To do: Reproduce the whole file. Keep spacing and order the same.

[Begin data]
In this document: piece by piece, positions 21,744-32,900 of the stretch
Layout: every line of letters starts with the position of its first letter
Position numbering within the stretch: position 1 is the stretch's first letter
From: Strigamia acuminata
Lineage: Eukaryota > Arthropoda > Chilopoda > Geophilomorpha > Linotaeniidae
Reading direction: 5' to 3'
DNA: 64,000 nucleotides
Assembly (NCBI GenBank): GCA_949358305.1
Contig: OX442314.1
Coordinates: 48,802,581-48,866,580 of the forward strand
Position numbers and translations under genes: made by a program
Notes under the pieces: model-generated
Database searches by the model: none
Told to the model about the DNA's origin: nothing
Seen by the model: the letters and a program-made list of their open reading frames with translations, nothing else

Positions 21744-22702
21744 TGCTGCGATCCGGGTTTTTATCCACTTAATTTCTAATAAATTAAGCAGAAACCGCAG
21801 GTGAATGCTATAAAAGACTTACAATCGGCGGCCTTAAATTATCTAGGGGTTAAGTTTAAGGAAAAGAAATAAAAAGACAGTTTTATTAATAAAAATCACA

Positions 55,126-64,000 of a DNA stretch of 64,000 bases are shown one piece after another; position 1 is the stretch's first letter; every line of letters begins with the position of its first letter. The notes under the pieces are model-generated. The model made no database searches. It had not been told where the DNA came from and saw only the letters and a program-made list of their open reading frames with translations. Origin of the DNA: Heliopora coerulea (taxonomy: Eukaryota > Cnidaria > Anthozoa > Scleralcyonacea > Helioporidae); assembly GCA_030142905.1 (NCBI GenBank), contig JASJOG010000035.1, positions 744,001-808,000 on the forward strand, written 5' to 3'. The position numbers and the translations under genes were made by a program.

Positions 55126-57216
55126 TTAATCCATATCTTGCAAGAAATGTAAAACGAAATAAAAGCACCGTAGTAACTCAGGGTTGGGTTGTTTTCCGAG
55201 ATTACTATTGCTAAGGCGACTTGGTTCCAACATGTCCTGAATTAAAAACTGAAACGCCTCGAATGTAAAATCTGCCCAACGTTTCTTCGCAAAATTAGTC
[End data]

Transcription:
In this document: piece by piece, positions 21,744-32,900 of the stretch
Layout: every line of letters starts with the position of its first letter
Position numbering within the stretch: position 1 is the stretch's first letter
From: Strigamia acuminata
Lineage: Eukaryota > Arthropoda > Chilopoda > Geophilomorpha > Linotaeniidae
Reading direction: 5' to 3'
DNA: 64,000 nucleotides
Assembly (NCBI GenBank): GCA_949358305.1
Contig: OX442314.1
Coordinates: 48,802,581-48,866,580 of the forward strand
Position numbers and translations under genes: made by a program
Notes under the pieces: model-generated
Database searches by the model: none
Told to the model about the DNA's origin: nothing
Seen by the model: the letters and a program-made list of their open reading frames with translations, nothing else

Positions 21744-22702
21744 TGCTGCGATCCGGGTTTTTATCCACTTAATTTCTAATAAATTAAGCAGAAACCGCAG
21801 GTGAATGCTATAAAAGACTTACAATCGGCGGCCTTAAATTATCTAGGGGTTAAGTTTAAGGAAAAGAAATAAAAAGACAGTTTTATTAATAAAAATCACA

Positions 55,126-64,000 of a DNA stretch of 64,000 bases are shown one piece after another; position 1 is the stretch's first letter; every line of letters begins with the position of its first letter. The notes under the pieces are model-generated. The model made no database searches. It had not been told where the DNA came from and saw only the letters and a program-made list of their open reading frames with translations. Origin of the DNA: Heliopora coerulea (taxonomy: Eukaryota > Cnidaria > Anthozoa > Scleralcyonacea > Helioporidae); assembly GCA_030142905.1 (NCBI GenBank), contig JASJOG010000035.1, positions 744,001-808,000 on the forward strand, written 5' to 3'. The position numbers and the translations under genes were made by a program.

Positions 55126-57216
55126 TTAATCCATATCTTGCAAGAAATGTAAAACGAAATAAAAGCACCGTAGTAACTCAGGGTTGGGTTGTTTTCCGAG
55201 ATTACTATTGCTAAGGCGACTTGGTTCCAACATGTCCTGAATTAAAAACTGAAACGCCTCGAATGTAAAATCTGCCCAACGTTTCTTCGCAAAATTAGTC